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Answer to Shortfall is Not Raising More Taxes

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By Lowell L. Kalapa

Lawmakers never seem to amaze taxpayers with their ideas of how to address the projected shortfall of revenues as a result of the down turn in the state’s economy.
According to the latest revision of the projections for state tax collections for the next two years, the state’s coffers will be shy about $150 million for the current and next fiscal year. As a result, administration officials and lawmakers will either have to make severe cuts to the state’s spending plans or as some lawmakers have suggested, come up with ways to raise the case for new taxes and fees.
The Speaker of the state House and former chair of the House Finance Committee has again raised the suggestion that perhaps the general excise tax should be imposed on the revenues of all nonprofits. A variation might also include imposing the general excise tax on transactions currently exempt from the tax albeit at a rate less than 4%.
Both of these ideas have been raised in the past and both have been discarded for the lack of good rationale. For example, while it is estimated that the health and human services nonprofit sector represents about $1.6 billion in gross income or about 4% of the total state gross product, imposing the general excise tax would generate only about $64 million in new revenue at a 4% rate or about $32 million at a 2% rate. However, the cost of the services provided by the health and human services community would rise.
Many of these nonprofit agencies have contracts with the federal, state and county governments. If those agencies would have to pay the general excise tax, be it at the 4% rate or a lesser rate, would the federal, state or county governments increase the amount they are willing to pay for those services? And if not, will those agencies go out of business because they can’t afford to pay the extra amount? Who then will provide those services?
If the tax is applied to nonprofits as it is applied to businesses where every single cent of gross income is subject to the general excise tax, will that mean that churches have to pay the tax on the donations in the Sunday collection plate or will organizations have to pay the tax on any contribution they receive? If that is the case, will donors be asked to give a little more so the agency can pay state government the tax? Such a proposal flies in the very face of the underlying philosophy of the general excise tax which as the law states is imposed for the “privilege of doing business in the state.” “Doing business in the state” implies that one is doing something to make a living by earning a profit. The very idea of taxing a nonprofit which is established not to produce profits but to provide badly needed services flies in the face of the “privilege” tax imposed by the general excise tax.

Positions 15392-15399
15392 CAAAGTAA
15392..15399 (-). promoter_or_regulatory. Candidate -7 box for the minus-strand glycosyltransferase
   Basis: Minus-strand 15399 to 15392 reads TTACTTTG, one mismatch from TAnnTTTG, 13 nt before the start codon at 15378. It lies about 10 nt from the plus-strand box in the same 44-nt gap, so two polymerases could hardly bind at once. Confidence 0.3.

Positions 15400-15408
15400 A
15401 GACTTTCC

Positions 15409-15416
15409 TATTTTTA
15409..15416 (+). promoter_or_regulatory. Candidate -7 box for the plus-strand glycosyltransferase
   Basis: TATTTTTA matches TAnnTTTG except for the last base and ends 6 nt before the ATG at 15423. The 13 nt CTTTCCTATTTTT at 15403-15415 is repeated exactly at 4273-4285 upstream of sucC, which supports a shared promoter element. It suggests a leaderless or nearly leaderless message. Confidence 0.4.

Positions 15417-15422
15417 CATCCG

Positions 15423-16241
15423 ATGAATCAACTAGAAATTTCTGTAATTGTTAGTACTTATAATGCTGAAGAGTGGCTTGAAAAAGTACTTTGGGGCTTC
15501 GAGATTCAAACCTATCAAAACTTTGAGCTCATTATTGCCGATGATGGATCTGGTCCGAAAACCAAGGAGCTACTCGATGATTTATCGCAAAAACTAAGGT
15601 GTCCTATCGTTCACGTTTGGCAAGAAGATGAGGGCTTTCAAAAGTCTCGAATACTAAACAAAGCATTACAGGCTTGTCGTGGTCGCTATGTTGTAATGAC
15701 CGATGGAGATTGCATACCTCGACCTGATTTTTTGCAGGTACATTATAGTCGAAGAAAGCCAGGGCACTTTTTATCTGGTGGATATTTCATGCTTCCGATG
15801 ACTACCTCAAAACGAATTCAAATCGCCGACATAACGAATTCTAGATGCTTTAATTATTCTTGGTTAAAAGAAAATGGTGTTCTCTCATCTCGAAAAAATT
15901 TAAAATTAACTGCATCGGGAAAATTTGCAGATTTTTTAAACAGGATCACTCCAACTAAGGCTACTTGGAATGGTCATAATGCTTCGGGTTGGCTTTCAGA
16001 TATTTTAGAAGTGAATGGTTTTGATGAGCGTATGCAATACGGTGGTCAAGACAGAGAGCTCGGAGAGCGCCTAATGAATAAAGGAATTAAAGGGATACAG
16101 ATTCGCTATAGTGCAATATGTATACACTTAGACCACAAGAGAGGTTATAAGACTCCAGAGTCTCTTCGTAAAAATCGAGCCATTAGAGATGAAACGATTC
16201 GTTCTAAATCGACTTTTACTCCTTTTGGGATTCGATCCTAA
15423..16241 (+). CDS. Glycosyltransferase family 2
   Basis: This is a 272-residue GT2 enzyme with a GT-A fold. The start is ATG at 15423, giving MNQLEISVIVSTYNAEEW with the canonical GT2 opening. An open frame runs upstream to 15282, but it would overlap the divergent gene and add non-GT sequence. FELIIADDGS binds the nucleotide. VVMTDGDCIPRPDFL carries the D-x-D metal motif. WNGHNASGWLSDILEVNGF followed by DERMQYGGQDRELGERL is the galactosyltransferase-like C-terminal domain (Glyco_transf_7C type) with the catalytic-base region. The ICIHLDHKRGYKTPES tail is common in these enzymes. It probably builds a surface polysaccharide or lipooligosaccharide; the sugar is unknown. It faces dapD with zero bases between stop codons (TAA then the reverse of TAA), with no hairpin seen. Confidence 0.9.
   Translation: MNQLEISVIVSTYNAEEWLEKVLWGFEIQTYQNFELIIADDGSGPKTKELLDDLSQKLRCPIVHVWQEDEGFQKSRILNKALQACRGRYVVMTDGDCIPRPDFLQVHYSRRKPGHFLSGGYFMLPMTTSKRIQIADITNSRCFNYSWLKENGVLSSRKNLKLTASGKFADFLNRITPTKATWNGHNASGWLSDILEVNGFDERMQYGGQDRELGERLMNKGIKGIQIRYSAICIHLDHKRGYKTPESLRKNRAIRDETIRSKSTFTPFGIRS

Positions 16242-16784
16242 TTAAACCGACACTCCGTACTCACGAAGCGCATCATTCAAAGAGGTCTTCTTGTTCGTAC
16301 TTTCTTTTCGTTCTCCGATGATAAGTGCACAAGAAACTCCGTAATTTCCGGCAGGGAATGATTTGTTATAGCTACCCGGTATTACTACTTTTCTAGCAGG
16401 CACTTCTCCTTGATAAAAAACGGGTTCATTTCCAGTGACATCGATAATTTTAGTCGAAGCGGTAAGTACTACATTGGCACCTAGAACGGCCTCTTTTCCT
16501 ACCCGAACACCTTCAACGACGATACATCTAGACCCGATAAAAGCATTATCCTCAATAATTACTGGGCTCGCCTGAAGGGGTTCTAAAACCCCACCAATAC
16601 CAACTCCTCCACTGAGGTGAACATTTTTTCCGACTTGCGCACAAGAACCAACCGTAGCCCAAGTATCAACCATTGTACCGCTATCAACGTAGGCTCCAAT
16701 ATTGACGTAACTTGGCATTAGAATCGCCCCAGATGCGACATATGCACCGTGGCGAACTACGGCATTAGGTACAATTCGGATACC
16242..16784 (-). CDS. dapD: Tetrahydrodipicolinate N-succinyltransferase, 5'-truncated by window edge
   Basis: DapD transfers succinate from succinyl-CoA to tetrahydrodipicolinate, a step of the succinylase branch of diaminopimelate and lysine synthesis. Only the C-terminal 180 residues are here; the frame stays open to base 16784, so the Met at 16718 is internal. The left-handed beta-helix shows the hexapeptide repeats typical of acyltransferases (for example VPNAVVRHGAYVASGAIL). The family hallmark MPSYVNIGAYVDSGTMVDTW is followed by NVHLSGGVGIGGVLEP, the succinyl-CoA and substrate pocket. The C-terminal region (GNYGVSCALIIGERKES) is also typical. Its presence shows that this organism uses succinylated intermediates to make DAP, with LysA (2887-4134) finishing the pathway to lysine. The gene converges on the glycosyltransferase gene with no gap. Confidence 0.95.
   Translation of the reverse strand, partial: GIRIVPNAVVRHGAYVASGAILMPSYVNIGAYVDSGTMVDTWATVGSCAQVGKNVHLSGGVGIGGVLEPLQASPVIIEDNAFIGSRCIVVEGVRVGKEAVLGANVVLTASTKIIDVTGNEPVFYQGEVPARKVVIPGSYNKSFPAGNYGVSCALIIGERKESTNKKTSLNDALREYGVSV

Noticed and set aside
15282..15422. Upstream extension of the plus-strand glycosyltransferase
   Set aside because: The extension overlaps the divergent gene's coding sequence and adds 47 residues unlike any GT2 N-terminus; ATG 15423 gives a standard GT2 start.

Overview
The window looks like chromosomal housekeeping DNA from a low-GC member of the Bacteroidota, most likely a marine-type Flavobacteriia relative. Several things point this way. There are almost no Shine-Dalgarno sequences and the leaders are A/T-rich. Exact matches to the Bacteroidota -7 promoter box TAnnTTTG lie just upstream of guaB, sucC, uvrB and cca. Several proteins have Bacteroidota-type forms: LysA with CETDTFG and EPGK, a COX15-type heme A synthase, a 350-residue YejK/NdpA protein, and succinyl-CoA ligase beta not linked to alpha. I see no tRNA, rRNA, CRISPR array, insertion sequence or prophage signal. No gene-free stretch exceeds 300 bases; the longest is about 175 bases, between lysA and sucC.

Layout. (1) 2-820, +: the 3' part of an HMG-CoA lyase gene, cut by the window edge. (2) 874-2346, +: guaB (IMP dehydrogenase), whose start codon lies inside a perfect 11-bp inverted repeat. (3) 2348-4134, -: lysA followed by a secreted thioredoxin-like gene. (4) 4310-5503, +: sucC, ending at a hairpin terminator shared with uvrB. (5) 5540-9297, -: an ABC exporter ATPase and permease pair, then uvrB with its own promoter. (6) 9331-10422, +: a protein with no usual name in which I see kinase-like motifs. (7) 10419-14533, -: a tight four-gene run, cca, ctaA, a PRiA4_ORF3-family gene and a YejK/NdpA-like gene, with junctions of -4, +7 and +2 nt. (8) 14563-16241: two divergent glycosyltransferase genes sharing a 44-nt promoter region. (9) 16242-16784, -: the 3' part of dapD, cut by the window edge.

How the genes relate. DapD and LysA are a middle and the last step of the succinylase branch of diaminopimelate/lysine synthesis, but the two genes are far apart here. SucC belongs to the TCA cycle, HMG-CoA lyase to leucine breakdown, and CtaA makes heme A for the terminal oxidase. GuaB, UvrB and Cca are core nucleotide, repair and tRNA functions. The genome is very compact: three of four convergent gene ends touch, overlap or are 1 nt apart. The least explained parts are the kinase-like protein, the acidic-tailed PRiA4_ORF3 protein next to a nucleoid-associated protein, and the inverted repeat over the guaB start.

Many of the exemptions created under the general excise tax law recognize that the tax imposes an extraordinary burden on certain types of activities or in some cases those transactions are exempt by a superior law, usually the federal law. An example of a case of the former is an exemption that recognizes that certain income received is actually a pass-through such as the case where a hotel management company manages the staff of a hotel but receives the income that is paid out in wages and benefits to the employees of the hotel. To impose the tax on that income in addition to the tax imposed on the gross income of the hotel would amount to double taxation and a reduction of resources that would otherwise be available the employees.
In the case of transactions which are exempt by superior law, it should be remembered that purchases of goods with food stamps or WIC coupons are exempt by federal law. Thus, the state could not impose the general excise tax on those transactions as it would be in violation of the federal prohibition.
Instead of just trying to raise additional funds to fund the state spending plan, lawmakers and administration officials should try the novel approach of figuring out more efficient ways to provide the same level of public services for less dollars. No, that doesn’t mean cutting wages and salaries, but it does mean finding ways that the same more public services can be provided at a lower unit cost. Such saving could be realized thought high technology or simply rearranging the way the state does business.
Revenue shortfalls should not result in raising taxes or merely cutting programs. Instead, such shortfalls should be viewed as an opportunity to reform the way government does business.

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